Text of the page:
Franklin swaps budget proposals after mayor's veto
Taylor voices concern over fire and police 'safety' cuts, and favors fee
Franklin - Mayor Tom Taylor's veto of the city's 2012 budget was sustained Tuesday night.
At a special Common Council meeting, members came up with the four votes needed to uphold the veto. Alderman Steve Taylor voted against it; Alderman Kristen Wilhelm was excused.
Then, in another about-face, the council voted 3-2 to adopt Taylor's recommended budget, abandoning one prepared by the Finance Committee and adopted on Nov. 15. Aldermen Taylor and Steve Olson voted against that plan.
The mayor vetoed the Finance Committee budget because it called for cuts to the Fire and Police departments, cuts he said would "jeopardize public safety." Both departments, Taylor had said, would have had to cut personnel, and Fire Chief James Martins warned that Fire Station No. 2, on South 60th Street near the industrial park, would have to be periodically closed.
Instead, the mayor proposed that a building inspector and city planner position be eliminated, as they were not "essential" since development had slowed considerably.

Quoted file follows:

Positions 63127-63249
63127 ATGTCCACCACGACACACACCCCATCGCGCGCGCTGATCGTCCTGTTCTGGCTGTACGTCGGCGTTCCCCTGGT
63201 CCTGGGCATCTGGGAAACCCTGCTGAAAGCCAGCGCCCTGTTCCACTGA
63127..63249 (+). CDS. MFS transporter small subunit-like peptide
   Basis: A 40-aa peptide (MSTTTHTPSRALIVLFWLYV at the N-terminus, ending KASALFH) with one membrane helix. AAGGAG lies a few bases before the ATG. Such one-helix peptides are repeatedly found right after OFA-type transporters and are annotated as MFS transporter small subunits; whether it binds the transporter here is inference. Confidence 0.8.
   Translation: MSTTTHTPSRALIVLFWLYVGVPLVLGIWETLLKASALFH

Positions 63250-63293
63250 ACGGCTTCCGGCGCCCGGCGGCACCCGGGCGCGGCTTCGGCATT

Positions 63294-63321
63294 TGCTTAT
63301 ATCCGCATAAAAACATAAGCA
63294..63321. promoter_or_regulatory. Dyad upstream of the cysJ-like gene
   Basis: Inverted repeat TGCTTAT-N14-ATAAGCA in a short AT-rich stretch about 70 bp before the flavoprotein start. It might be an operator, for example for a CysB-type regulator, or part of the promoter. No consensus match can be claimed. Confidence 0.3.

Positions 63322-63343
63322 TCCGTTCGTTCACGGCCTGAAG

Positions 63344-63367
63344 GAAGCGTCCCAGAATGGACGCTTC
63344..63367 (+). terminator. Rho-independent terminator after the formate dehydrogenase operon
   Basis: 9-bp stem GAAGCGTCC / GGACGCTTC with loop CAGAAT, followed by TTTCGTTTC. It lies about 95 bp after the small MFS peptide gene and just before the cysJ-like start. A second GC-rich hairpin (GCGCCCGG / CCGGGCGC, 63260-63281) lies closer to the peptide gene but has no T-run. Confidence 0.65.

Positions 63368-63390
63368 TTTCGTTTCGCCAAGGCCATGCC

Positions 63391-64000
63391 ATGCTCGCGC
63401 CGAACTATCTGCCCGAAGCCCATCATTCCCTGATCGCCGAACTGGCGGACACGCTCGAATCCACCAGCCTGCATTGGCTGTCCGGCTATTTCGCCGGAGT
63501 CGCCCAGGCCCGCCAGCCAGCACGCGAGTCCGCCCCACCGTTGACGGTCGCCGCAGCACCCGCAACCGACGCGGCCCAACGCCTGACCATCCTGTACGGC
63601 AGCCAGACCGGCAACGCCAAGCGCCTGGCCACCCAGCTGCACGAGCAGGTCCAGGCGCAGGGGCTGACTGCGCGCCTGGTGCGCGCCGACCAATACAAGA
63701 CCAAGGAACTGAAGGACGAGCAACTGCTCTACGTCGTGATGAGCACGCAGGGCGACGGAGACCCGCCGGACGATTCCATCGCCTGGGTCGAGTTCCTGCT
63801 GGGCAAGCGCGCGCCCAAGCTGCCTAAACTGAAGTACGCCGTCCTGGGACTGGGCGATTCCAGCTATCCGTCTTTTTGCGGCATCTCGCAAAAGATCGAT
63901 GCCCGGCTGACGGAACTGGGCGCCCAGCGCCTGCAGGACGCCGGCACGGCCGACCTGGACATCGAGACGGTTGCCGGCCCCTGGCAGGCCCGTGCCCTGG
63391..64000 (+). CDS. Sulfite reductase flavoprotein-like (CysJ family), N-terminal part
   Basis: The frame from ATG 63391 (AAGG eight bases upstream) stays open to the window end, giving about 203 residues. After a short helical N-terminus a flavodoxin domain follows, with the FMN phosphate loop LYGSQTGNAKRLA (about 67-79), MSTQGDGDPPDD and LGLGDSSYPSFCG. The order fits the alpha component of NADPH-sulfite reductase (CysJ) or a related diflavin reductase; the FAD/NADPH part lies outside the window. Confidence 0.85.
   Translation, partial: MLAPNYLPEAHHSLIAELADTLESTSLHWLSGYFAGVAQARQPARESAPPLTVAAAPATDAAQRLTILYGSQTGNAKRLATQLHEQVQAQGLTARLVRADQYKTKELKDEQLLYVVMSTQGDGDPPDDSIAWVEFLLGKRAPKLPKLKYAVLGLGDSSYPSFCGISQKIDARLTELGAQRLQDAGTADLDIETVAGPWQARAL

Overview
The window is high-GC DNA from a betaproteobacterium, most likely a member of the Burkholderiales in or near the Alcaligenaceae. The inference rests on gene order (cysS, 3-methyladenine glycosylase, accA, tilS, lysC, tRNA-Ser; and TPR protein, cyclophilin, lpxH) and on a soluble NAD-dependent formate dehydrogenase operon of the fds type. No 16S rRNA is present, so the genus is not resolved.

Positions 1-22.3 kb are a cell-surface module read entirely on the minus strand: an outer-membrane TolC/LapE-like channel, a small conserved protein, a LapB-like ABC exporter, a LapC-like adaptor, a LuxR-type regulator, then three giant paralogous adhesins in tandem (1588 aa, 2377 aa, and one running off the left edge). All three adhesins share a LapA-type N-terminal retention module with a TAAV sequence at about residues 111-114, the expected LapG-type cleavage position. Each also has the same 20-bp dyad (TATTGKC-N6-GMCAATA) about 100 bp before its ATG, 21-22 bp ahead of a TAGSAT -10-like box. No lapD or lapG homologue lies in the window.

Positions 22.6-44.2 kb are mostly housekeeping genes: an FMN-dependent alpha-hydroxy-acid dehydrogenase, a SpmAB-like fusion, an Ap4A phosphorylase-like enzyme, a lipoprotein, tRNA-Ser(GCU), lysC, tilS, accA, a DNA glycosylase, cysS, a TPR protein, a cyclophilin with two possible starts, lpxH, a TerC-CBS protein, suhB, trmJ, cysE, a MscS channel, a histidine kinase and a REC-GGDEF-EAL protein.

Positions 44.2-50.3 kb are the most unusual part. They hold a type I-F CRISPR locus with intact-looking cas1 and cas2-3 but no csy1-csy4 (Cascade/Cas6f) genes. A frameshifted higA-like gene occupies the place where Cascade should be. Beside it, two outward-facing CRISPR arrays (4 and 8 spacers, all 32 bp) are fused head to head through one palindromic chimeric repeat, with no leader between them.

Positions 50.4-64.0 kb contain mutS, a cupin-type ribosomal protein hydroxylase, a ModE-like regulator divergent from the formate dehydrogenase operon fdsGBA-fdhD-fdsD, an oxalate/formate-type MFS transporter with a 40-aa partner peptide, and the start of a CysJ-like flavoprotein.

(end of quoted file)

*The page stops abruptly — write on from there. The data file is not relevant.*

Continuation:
But the crux of the debate Tuesday was over Taylor's plan to charge residents a $104 annual fee for garbage collection. That change to the budget would bring in close to $80,000.
He said neighboring communities were going that route, and that a fee system was fairer, because condo residents and businesses pay property taxes as well as waste collection services.
"This council is faced with a controversial issue that challenges the status quo," Taylor said.
Failing to find new revenue streams and increasing the tax levy and rate means the city could lose state funding - $300,000 to $400,000 - in the future, said Cal Patterson, the city's director of finance, who backed the mayor's budget.
The mayor used the state-imposed levy limit caps to bolster his case. The budget he proposed reduced the tax rate and levy.
Council members who voted against the mayor's budget, however, said constituents did not have enough time to consider the waste-collection fee and provide input.
"The reason I don't support it is because this garbage issue needs to be debated," said Alderman Taylor.
Alderman Tim Solomon, meanwhile, said if the city failed to rein in taxes and lost upward of $300,000 in state aid, the impact on taxes would be too great.
"We cannot afford to put that money in jeopardy," he said. "If you put it on the tax rolls, it would be a 5 percent increase. If we don't get any growth, that's going to come out of salaries. So it really needs to go on as a fee."
The new budget is a $46.7 million spending package, up 24 percent from this year's $37.6 million budget.
However, the 2012 tax rate and levy decreased under the new budget. The $20.5 million levy is a 2.4 percent reduction from this year's $21 million; the tax rate dropped from $6.23 to $5.79 per $1,000 of assessed value, a 7 percent decline.
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